Backbencher's Bite: Matching needs with offers

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Ms Rahayu Mahzam talks about the energy in her constituency, and how she is grateful for having a "Tiger mum".


Vision for Bukit Batok East

It's a mixed estate of about 143 HDB blocks comprising 3 and 4-room flats, about 20 condominium developments and 600 landed properties. My vision for this estate is for it to be a self-sustaining community, where those who are able to - like youths and private estate residents - can offer help to those who need it.

Harnessing the community's energy

There is a lot of energy on the ground. Last year, for instance, the residents of Hoover Park gathered their own home recipes and compiled it into an A5 sized booklet. Each recipe is attributed to the contributor, so for example, you know Oyster Wrap is from Shirley of Lorong Pisang Emas. I was invited to share my mother's dish - sotong hitam or squid in black ink sauce.

A volunteer lovingly decorated every page, with hand-drawn fonts and illustrations. It is so rustic and organic! A thousand copies of these books were printed by the Neighbourhood Committee, spiral-bound and sold for a token $1 with proceeds going back to the NC. The residents even organised a cook-out later, featuring the dishes, so anyone could drop by and sample them.

This private estate community wanted to connect through food and clearly, a lot of effort was involved. The energy is something which can be harnessed to benefit others in Bukit Batok East. All we have to do is to match offers with needs.

Connecting people

Some youth volunteers have come up with the idea of a "Giveaway Gateway", where people with needs - perhaps a lady needing a sewing machine - can put her request up like a post-it note on a physical board in the community club, and those who can offer it, can respond. Likewise, those who have something to offer, could put up a post-it note. We're still working out details on the matching process but that's the spirit of it.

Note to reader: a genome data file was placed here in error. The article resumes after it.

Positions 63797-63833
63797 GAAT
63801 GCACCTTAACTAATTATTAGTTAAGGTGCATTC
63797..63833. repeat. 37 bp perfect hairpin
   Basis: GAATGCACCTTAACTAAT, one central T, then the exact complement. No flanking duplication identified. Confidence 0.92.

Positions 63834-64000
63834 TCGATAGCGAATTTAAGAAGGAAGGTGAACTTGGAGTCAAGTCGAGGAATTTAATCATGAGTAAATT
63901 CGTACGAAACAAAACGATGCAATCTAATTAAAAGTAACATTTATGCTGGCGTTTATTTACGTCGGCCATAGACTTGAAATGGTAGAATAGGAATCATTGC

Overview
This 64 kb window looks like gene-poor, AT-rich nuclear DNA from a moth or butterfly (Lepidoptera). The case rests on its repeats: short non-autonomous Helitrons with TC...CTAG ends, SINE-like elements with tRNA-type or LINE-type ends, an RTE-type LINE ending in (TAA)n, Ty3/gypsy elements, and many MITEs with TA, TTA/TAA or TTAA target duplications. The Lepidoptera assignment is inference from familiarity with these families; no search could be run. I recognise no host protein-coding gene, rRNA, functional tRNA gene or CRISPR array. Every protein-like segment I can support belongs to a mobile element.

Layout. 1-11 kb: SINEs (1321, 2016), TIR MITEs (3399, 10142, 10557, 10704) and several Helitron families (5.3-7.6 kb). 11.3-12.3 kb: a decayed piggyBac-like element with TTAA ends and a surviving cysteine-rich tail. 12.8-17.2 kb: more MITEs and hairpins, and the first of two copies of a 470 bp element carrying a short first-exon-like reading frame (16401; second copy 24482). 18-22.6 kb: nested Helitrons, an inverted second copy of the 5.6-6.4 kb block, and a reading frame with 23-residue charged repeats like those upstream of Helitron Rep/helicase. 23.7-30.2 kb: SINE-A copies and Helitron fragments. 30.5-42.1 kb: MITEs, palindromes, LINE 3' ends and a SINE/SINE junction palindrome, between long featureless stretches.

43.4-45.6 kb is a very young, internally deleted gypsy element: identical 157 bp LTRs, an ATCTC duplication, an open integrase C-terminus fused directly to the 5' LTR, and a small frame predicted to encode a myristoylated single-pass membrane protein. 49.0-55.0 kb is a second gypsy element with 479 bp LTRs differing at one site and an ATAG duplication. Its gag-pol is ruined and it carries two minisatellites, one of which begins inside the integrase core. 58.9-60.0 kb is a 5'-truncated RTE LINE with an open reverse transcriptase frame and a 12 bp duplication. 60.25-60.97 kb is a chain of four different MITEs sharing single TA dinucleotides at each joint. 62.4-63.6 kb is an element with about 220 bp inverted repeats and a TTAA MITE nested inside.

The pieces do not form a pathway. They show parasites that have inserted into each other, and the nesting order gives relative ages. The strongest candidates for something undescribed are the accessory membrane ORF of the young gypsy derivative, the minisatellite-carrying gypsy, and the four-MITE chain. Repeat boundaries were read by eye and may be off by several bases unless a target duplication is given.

Ultimately, beyond physical items, I hope to explore coaching and mentorship opportunities, and other meaningful ways in which residents can help to build up social capital in the communities they are helping.

I think it is crucial. When people of different backgrounds interact, it is one way of developing social capital and improving social mobility.

My "Tiger mum"

I am who I am today because of my parents. My mother is a clerk with educational foresight; she insisted on sending her three children to a kindergarten which had specialised courses like music and drama. This was very advanced back in the day and fees were very high. My parents could barely afford the fees but my mother felt this was important. She continued pushing us with our studies; she was a bit of a "Tiger mum" who made me do a lot of assessment books!

My father is a plumber turned security officer. He only had Primary 6 education but was the one who taught me how to read.

Today my brother is a researcher and my sister works in Human Resource. I am very grateful to my parents and I don't think we can ever repay them for what they did for us.

All they want now is a grandchild to complete the picture. My husband, a Deputy Public Prosecutor, and I hope to fulfil her wish.

Rahayu Mahzam, first-time MP for Bukit Batok East in the Jurong GRC and a lawyer specialising in family law.

This article was first published in the May 2016 issue of Petir Magazine.

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